Head of the humerusShoulder joint flexion 90° and rotation inside, rotation outside, can feel humeral head rotation, rotation inside can touchThe greater tuberosity and the lesser tuberosity of the humerus and the intertubercular sulcus. (FIG. 2-38)Shoulder peakAt the lateral end of the clavicle. (figure 2-39) the outer end of the scapula and the acromion of the clavicleThe acromioclavicular joints. The lower and posterior margins of the acromion areThe attachment point of the deltoid muscle. (FIG. 2-41)
The shoulder blade surfaceIt is palpable on the outside of the acromioclavicular joint. (FIG. 2-42)
coracoid: in the medial side of the head of the humerus and below the clavicle, the tip of the coracoid process and the medial margin can be felt. It is the attachment point of biceps brevis tendon, coracoid brachial muscle and pectoralis minor muscle. 43) (FIG. 2 –Biceps grooveInternal rotation of the upper arm, proximal to the middle of the humerus, the groove containing the long head of the biceps and its tendons. 44) (FIG. 2 –
The anterior deltoid and coracoid brachial muscles are the major flexors of the shoulder joint. Pectoralis major is the interstitial fibers, biceps brachii, serratus anterior and trapezius minor flexors. (FIG. 2-45)
Deltoid muscleThe starting point is 1/3 of the outer clavicle, acromion and scapular ridge. The insertion point is the deltoid tuberosity of the humerus. Posterior muscle band (spine) : abductor shoulder joint 90° flexion elbow, accessible at the back of shoulder joint. (figs. 2-46, 2-47) the middle band (acromion) : the middle part of the shoulder abducts between the anterior and posterior bands. (figure 2-48) the anterior band of the deltoid (clavicle) : push the shoulder forward horizontally to touch the band. (FIG. 2-49)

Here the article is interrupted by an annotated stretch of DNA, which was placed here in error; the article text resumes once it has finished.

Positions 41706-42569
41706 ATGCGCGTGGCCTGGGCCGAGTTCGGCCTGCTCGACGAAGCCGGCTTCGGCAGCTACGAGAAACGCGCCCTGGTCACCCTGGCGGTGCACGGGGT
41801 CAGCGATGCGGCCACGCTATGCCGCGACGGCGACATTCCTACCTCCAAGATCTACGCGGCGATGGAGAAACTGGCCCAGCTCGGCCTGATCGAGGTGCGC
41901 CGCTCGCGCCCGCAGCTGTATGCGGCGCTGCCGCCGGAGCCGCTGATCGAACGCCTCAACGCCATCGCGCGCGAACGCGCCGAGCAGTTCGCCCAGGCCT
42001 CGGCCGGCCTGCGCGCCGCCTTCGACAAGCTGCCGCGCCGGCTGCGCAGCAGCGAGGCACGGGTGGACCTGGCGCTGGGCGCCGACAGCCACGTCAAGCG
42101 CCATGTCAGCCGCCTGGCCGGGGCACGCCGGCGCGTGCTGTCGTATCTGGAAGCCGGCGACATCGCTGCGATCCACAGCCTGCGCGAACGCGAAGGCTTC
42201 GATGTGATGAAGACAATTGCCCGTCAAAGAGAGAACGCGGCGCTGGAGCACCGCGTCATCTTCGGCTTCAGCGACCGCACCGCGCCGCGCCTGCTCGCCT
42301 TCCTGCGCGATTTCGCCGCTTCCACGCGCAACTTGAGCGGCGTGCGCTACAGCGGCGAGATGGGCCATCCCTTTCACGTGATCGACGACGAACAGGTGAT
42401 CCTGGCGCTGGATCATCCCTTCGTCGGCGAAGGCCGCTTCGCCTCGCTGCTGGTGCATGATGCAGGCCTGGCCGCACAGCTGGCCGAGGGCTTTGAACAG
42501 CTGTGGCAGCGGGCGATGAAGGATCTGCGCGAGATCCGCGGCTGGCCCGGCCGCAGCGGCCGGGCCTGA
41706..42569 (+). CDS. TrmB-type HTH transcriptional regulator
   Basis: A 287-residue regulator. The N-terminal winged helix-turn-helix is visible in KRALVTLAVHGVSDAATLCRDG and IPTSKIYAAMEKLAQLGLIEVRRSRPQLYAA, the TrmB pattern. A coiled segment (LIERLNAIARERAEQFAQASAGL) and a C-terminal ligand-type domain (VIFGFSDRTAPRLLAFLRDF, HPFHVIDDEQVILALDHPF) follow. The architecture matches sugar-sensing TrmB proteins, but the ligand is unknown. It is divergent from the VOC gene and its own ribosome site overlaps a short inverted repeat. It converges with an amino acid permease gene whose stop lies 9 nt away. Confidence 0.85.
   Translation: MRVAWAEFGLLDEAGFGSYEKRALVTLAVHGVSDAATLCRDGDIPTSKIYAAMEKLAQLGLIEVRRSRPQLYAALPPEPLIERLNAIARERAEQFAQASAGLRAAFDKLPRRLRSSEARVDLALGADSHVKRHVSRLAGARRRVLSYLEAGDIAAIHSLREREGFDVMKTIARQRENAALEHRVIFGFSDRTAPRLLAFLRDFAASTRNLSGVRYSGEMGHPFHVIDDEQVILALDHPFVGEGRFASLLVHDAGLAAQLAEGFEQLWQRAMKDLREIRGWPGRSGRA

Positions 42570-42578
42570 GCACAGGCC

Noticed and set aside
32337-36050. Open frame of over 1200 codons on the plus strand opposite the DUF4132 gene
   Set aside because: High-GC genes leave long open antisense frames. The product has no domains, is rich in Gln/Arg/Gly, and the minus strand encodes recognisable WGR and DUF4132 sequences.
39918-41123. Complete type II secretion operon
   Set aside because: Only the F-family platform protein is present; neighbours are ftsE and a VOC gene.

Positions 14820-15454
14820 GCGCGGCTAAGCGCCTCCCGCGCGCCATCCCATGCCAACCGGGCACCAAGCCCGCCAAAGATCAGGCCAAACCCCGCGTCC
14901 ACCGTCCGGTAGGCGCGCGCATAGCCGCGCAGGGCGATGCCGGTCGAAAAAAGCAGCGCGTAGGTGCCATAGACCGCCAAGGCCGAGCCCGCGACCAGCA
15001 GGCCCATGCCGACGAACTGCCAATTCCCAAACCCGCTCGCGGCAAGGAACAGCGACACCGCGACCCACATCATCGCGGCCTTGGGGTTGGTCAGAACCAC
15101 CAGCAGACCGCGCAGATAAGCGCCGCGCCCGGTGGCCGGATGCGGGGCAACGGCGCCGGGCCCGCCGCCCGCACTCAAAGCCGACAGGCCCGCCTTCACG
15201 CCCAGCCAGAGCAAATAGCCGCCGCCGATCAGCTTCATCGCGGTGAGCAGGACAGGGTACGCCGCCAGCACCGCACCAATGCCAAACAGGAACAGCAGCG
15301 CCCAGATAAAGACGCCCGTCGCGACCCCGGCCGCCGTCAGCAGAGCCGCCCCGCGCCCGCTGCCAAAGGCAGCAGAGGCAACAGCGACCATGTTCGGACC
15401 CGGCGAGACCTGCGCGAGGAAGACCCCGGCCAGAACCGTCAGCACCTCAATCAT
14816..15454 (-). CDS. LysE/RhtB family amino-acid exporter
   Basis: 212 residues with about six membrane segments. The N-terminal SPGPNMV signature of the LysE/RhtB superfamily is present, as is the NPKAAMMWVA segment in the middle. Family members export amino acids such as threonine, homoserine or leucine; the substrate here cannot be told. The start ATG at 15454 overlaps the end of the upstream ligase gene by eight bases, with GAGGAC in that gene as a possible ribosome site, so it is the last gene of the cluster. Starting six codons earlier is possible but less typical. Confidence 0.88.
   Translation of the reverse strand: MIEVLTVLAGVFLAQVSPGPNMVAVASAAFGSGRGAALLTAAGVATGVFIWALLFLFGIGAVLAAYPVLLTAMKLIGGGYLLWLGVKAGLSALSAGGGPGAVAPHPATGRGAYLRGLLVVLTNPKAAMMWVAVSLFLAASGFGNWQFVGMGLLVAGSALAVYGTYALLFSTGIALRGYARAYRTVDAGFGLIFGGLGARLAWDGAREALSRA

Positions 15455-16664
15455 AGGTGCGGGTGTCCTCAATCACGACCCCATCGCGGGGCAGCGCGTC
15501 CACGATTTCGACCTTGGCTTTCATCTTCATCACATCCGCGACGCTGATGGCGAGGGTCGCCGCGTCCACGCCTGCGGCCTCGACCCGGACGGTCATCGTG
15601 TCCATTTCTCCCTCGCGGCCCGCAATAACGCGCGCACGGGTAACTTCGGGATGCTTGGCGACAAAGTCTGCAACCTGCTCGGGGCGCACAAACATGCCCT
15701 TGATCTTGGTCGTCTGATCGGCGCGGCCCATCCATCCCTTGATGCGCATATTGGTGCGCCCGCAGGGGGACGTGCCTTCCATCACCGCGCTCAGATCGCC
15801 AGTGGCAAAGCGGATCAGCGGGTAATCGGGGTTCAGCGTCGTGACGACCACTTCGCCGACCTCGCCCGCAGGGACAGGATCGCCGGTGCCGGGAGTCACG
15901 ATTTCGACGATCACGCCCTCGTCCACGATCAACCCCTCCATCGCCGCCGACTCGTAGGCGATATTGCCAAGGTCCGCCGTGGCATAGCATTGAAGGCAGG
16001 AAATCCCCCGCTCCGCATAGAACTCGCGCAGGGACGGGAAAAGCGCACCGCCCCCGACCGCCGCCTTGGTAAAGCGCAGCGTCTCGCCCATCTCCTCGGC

Beak brachial muscleAnterior flexion abduction of the arm and flexion of the elbow, a taut cord muscle is felt on the medial side of the arm and behind the biceps. (figure 2-50) starting point: coracoid process. Insertion: middle medial humerus. (FIG. 2-51)
Biceps abdominisIn front of the elbow, in front of the arm down to the deltoid, flex and extend the elbow joint to better show the belly of the muscle. (FIG. 2-52)
Biceps abdominisProximal one third in front of the upper arm, near the pectoralis major. 53) (FIG. 2 –
The biceps tendon: after the forearm is rotated, the resistance flexes the elbow joint, which can be touched at the elbow socket. (FIG. 2-54)
Biceps originThe long head rises from the tubercle on the scapular pelvis and the short head from the coracoid process. The terminal point is the radial tuberosity. (FIG. 2-55)
Before saw muscleRepeat the short inhalation with visible fingerlike projections attached to the ribs between the latissimus dorsi muscle at the back and the pectoralis major muscle at the front. (figure 2-56) starting point: 1st to 8th rib. Dead point: medial margin of scapula and lower Angle. (FIG. 57) 2 –
Trapezius muscleThe upper fibers extend from the occipital protuberance to the outer third of the clavicle. The lower fibers are attached to the medial side of the scapular ridge and run down the medial side of the spinous process of the lower thoracic vertebra. Press down shoulder blade obviously. The middle fibers are palpable from the acromion to the spine of the 7th cervical vertebra and the upper thoracic vertebra, with the scapula clearly receding. The trapezius muscle is flat, with no tension or tenderness due to the rotation of the fibers touching the cord-like structure. (figure 58) 2 –